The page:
Sometimes as a photographer it’s easy to get into a rut. You just can’t seem to make that next step to push your photography further. Photo tours or workshops might be expensive, but they also offer a really great option for people to expand their photography knowledge. On a recent tour, one guest pointed out that often for amateur photographers, spending a couple of weeks photographing is the most amount of photography they might do in months! Like anything, the more you do it and the more you are guided, the more likely you are to improve as a photographer. But beware because not all photography tours are the same and I have come to know many a horror story. So here is a checklist of 5 things you should check before booking a photo tour.


Is it a photo tour?

Silly question you may ask, but with the explosion in the demand for photo tours, it has meant that everyone is trying to get into the act. Sometimes tour operators simply package up a normal sightseeing tour as a photo tour.

A photography tour is unique and should be designed specifically for photography. In the same way as putting together a shot list for an assignment, a photo tour has to not only go to the locations but at the best possible time of day. A good photo tour would have been designed with this in mind but also with possible locations and scenarios that you wouldn’t normally find on a regular tour.


Don’t just look at the price

It’s understandable that anyone wanting to go on a photo tour will want to do so as cheaply as possible. But not all photo tours or workshops are the same. Just because something is more expensive doesn’t make it better. But at the same time if a tour is much cheaper than others you should ask some questions as to why?

For example, compare the time of year that the tour will be running. Often some tours are deliberately moved to the low season to avoid higher rates but that in turn means you might end up with days of rain or fog. Also, check what is included and what is not. Are meals included? Do you have to pay anything extra for things like entrance fees? Even internal transport like flights and trains might not be included in the costs. All of these little costs might add up to make the tour more expensive when you are there.


Check the standard of accommodation

Another factor in the cost of a photo tour is the standard of accommodation that you will be staying at. Is it 5-star hotels, Air BnB or hostels? There is nothing wrong with any of these. But if one tour is more expensive than others it could be because they are staying in better locations and at more comfortable accommodation. Ask the tour provider to give you a list of places that you will be staying at and check them out for yourself.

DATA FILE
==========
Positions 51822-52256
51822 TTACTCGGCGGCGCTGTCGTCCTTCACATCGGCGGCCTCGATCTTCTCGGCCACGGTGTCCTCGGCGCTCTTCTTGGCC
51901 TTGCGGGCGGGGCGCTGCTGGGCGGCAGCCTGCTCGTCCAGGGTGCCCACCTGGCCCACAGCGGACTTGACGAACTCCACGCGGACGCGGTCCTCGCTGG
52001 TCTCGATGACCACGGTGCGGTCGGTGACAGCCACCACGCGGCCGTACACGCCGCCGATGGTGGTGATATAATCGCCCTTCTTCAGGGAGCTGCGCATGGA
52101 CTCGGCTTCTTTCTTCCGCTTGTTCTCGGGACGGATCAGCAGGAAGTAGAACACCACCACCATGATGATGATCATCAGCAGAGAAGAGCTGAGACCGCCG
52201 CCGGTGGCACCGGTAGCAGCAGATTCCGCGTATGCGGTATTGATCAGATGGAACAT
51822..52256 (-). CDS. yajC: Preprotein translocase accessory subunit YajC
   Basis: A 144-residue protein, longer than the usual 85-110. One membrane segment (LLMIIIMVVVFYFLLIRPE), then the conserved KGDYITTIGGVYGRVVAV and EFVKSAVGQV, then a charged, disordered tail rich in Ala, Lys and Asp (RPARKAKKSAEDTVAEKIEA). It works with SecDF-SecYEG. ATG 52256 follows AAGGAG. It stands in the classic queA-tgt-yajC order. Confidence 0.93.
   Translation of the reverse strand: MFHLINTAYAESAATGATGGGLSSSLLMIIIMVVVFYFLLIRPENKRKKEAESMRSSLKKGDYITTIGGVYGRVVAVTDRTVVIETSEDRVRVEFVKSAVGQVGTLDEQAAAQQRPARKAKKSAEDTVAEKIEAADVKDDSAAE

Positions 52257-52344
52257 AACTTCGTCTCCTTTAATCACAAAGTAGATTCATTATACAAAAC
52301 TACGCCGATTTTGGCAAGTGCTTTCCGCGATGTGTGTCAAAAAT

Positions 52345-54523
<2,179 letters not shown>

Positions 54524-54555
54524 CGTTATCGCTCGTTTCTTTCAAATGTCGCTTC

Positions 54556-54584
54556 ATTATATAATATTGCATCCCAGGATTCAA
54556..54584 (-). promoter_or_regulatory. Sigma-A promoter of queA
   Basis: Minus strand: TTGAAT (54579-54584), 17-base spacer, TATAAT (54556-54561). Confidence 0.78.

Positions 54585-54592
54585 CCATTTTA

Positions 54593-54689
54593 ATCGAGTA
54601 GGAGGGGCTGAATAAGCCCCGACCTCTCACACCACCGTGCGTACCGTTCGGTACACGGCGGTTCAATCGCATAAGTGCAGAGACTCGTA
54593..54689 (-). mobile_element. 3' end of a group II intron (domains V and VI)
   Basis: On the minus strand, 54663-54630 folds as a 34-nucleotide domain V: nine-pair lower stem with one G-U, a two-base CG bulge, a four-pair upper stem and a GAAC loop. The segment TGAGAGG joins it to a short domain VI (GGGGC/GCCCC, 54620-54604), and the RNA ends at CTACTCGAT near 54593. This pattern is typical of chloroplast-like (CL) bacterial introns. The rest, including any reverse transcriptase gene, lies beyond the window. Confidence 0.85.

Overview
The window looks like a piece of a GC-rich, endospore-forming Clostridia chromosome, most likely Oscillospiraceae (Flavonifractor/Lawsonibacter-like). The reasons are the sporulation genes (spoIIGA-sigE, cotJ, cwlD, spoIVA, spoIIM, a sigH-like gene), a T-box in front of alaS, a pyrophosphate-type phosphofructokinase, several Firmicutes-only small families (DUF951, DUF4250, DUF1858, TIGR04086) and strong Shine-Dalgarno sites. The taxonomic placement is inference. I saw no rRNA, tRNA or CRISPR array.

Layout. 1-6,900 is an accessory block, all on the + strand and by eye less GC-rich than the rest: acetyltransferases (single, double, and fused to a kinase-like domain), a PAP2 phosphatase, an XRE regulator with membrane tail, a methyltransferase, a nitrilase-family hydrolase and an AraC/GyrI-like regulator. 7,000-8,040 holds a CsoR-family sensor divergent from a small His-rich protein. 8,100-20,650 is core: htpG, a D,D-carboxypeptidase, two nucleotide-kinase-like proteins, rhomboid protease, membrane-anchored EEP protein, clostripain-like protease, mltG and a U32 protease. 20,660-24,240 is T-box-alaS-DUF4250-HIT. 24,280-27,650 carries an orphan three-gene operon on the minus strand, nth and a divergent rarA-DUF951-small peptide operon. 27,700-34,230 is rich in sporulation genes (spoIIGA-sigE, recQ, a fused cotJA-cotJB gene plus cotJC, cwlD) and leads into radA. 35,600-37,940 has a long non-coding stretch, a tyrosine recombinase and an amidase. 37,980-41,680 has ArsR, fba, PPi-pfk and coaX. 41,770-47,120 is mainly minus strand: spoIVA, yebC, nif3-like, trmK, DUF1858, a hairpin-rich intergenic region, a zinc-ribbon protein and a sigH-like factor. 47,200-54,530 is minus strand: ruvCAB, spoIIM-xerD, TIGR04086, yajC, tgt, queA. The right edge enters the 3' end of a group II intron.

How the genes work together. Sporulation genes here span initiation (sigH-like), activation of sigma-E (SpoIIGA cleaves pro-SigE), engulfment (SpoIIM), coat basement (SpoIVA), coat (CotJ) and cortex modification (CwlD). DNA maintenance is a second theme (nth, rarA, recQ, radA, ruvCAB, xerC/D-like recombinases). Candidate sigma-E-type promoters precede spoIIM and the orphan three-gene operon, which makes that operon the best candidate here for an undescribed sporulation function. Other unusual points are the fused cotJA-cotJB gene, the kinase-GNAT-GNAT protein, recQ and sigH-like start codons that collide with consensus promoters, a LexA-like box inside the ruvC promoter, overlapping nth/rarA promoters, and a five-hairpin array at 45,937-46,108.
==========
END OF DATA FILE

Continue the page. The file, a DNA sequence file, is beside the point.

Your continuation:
Who is the photo tour guide?

You are going to be paying a lot of money so you should ensure that your photo instructor is going to be able to help you improve your photography. Look at their work and see if it’s the sort of style that you like. Are they a professional photographer or just a hobbyist? Again, there is nothing wrong with either option, but you should know the person who will be teaching you.


Are they cutting corners?

Whilst most of the above points are about preferences, the more serious question to ask is about safety and logistics of a tour. Many photographers choose to cut costs by not having the adequate and correct insurance to cover the tour. So, in the event of an accident this can not only mean that you will not be covered but also that your own personal travel insurance might become invalid.

For example, a photographer may decide to drive the tour group themselves. But they don’t have the correct insurance and licence for chauffeuring or driving groups. If they have an accident it may mean that your own travel insurance will not cover any costs as you were not in an insured vehicle.


There is also a logistical issue as well. Some places like the National Parks in the US require special permits for photo tours to be conducted. If a photographer doesn’t have this they could be arrested and thus meaning that the tour would not be allowed to continue.

So always make sure that you ask if the tour guide is he has adequate insurance and they use professional and properly licenced guides and drivers.


As someone who has run photo tours and workshops for many years, I have seen and heard all manner of experiences from guests. Some have told me of the lack of teaching from their instructors whose sole focus was their own photos. Others have talked about more serious incidents. But don’t worry there are plenty of tour operators who run fantastic workshops and tours that will not only help you become a better photographer but also mean you have a great time as well. Just always make sure you do your research and choose the best option, not the cheapest.

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